Application Note: Advantages of Infrared Detection in GPC of Polyolefins

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November 2011

By A. Ortín, B. Monrabal, J. Montesinos, P. Del Hierro, N. Mayo. Polymer Char, Valencia, Spain.

Introduction

The analysis of the molar mass distribution of polyethylene and polypropylene resins by GPC / SEC has been considered always a demanding task. Using multiple detection methods (with online viscometer and light scattering detectors) maximize the information on the polymer microstructure. A high-quality concentration signal is of paramount importance for reliable application of those methods, in order to obtain accurate and precise information. Recent developments in online IR detection have meant a breakthrough in concentration detection for polyolefin applications, greatly improving the quality of data by those multiple detection methods. Highly sensitive and stable Polymer Char’s IR4 and IR5 MCT filter based IR detectors are now a convenient alternative to other concentration detection techniques, also providing with superior performance.

In this document, data collected from IR detectors based on narrow band interference filters to select specific wavelengths is presented. The main advantages of the filter-based IR technique as concentration detection in polyolefin analysis are summarized: high sensitivity, superb stability, ability to work in staggered injection mode, low detection limit. In addition, this IR detection technology is also capable of detecting chemical composition, so short chain branching is quantified with high sensitivity across the molar mass distribution, complementing the microstructure information gathered in the GPC/SEC analysis.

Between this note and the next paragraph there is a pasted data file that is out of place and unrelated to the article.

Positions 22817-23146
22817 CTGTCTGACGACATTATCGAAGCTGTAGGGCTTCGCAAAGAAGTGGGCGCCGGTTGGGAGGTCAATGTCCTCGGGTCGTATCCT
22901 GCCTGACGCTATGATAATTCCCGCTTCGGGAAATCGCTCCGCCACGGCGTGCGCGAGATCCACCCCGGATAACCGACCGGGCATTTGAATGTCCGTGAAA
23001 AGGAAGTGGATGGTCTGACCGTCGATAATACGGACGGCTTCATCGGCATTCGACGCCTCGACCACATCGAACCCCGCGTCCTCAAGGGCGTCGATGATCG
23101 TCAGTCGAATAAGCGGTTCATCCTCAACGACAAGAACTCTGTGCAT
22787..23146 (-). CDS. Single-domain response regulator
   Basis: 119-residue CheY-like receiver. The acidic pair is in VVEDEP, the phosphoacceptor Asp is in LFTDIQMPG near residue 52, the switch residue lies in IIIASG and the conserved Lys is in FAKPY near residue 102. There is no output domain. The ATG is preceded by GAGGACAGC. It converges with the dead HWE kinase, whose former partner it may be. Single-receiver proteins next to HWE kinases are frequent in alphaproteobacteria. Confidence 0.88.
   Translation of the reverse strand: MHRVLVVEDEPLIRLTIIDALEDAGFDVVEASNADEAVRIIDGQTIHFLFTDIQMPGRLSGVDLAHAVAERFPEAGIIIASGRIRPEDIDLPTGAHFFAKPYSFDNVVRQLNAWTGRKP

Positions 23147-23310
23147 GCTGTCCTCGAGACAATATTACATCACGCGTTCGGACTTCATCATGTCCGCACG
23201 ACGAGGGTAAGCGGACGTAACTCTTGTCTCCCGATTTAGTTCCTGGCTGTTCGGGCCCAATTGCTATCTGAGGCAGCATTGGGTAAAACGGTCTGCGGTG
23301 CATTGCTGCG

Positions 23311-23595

Experimental

Instrument:

  • GPC-IR high-temperature GPC instrument, by Polymer Char.

Detectors:

  • Concentration and composition: IR5 MCT, by Polymer Char, equipped with narrow band optical filters in the C-H stretching region at 2800─3000cm-1.  Cell volume 11µL, high-temperature flow-through cell.
  • Light scattering: HELEOS 8, by Wyatt Technology.
  • Viscometer: GPC-IR built-in 4-capillary bridge.

Typical sample preparation:

  • 8.0mg of polymer sample, in 8.0mL solvent.
  • Solvent: TCB, 300ppm BHT antioxidant, used for sample dissolution and as mobile phase.
  • Process automated in the GPC-IR autosampler: 1 hour at 160ºC in the autosampler oven with gentle shaking, vials stay in room temperature area until dissolution time. Nitrogen purge in the vial to reduce sample degradation.
  • GPC Analysis: Injection: 200µL,1.0mg/mL flow rate 1.0mL/min, columns temperature 145ºC, 3 mixed bed 13 micron GPC columns TSKgel GMHHR-H(S) – HT Tosoh Bioscience, Germany.

 

Figure 1. GPC-IR preparation system minimizes sample degradation.